Conversely, if a trainer is known to have his runners ready at first asking,
they can overcome below average breeding and run big early on in their career.
Wednesday’s sixth at Del Mar has a few entrants where the
conditioner’s strengths and weaknesses must be taken into serious account. A solid example of this is #8 Popsracer who
makes his third career start for trainer David Hofmans. While this one is bred
decent enough on both sides to succeed on the grass in a relatively weak group,
I am reluctant to use him tomorrow because of Hofmans statistics and history.
In 2014, he is 0 for 12 with runners making their turf debut and just 1 of 16
with two-year olds as a whole. In addition, he has also not succeeded moving
runners from the dirt to the turf yet in 2014 in ten tries. In contrast, #9 Papacoolpapacool is a son of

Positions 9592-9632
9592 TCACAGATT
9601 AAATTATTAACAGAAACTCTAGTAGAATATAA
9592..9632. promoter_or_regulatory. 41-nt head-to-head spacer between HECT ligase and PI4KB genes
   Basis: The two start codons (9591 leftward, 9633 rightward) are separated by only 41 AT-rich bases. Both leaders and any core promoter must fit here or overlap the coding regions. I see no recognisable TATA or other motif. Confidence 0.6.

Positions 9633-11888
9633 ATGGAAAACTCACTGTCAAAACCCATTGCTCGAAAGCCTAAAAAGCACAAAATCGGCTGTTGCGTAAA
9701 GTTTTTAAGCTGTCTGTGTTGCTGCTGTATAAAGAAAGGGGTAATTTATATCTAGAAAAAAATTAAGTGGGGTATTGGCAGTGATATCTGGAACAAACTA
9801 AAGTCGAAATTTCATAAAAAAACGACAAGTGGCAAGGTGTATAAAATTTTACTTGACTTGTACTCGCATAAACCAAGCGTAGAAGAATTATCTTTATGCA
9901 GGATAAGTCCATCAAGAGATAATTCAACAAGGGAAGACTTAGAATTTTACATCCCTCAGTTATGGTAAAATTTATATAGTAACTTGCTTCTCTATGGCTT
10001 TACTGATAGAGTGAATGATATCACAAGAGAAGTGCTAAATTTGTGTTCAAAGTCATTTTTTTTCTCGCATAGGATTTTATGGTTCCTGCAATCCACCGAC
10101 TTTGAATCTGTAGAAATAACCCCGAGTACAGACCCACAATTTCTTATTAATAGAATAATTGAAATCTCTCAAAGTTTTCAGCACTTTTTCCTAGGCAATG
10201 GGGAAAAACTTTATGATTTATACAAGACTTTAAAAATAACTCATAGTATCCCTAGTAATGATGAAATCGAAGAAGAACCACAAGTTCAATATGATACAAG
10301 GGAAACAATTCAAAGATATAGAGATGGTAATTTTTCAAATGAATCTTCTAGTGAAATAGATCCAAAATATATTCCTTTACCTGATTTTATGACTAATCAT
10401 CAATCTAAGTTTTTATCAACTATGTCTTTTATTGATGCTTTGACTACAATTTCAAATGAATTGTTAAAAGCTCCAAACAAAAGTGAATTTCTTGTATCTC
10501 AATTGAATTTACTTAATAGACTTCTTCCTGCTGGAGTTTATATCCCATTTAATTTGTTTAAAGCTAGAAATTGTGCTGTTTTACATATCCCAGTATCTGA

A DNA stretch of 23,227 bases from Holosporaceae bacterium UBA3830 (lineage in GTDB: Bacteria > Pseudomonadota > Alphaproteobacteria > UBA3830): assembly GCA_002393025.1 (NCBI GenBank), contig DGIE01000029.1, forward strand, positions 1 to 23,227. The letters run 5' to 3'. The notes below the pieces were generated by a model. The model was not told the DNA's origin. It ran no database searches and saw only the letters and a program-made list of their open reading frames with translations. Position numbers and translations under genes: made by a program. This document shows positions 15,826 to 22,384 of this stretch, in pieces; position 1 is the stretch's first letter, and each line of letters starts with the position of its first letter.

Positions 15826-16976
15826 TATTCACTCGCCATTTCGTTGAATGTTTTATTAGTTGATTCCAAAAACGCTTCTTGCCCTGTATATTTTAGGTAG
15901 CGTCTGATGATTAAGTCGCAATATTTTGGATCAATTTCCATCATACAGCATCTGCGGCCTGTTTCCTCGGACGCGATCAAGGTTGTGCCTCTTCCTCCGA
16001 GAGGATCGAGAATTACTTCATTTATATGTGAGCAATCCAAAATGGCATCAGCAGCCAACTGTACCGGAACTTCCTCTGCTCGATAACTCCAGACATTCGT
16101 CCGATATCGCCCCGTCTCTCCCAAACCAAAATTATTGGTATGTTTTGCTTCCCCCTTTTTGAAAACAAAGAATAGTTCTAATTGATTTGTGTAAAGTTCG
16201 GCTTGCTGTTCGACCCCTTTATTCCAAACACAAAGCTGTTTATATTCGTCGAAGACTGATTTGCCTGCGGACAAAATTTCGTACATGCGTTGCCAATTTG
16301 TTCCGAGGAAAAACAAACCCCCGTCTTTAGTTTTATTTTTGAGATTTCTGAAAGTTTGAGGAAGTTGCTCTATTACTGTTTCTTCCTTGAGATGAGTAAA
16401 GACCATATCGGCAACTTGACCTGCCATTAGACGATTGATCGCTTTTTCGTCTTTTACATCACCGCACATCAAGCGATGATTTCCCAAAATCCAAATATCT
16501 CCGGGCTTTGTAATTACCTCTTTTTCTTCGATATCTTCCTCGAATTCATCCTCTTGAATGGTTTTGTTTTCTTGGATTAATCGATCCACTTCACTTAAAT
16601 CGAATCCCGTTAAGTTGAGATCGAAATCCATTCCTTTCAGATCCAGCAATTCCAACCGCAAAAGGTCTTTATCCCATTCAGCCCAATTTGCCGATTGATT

Temple City who has not sired a winner on the grass yet this year and out of a
Saint Ballado mare named Sainttwok who has never produced a grass winner despite
several successful offspring attempting the lawn. Despite the poor pedigree, I
give this one a look tomorrow because his trainer Jeff Mullins is capable
winning first out. I am not in love with
this one, but the point is that in my mind Mullins style “trumps” the lack of
With the course being altered over the dark days, I am
reluctant to get too heavily involved financially in this one and recommend
watching how the turf plays earlier on.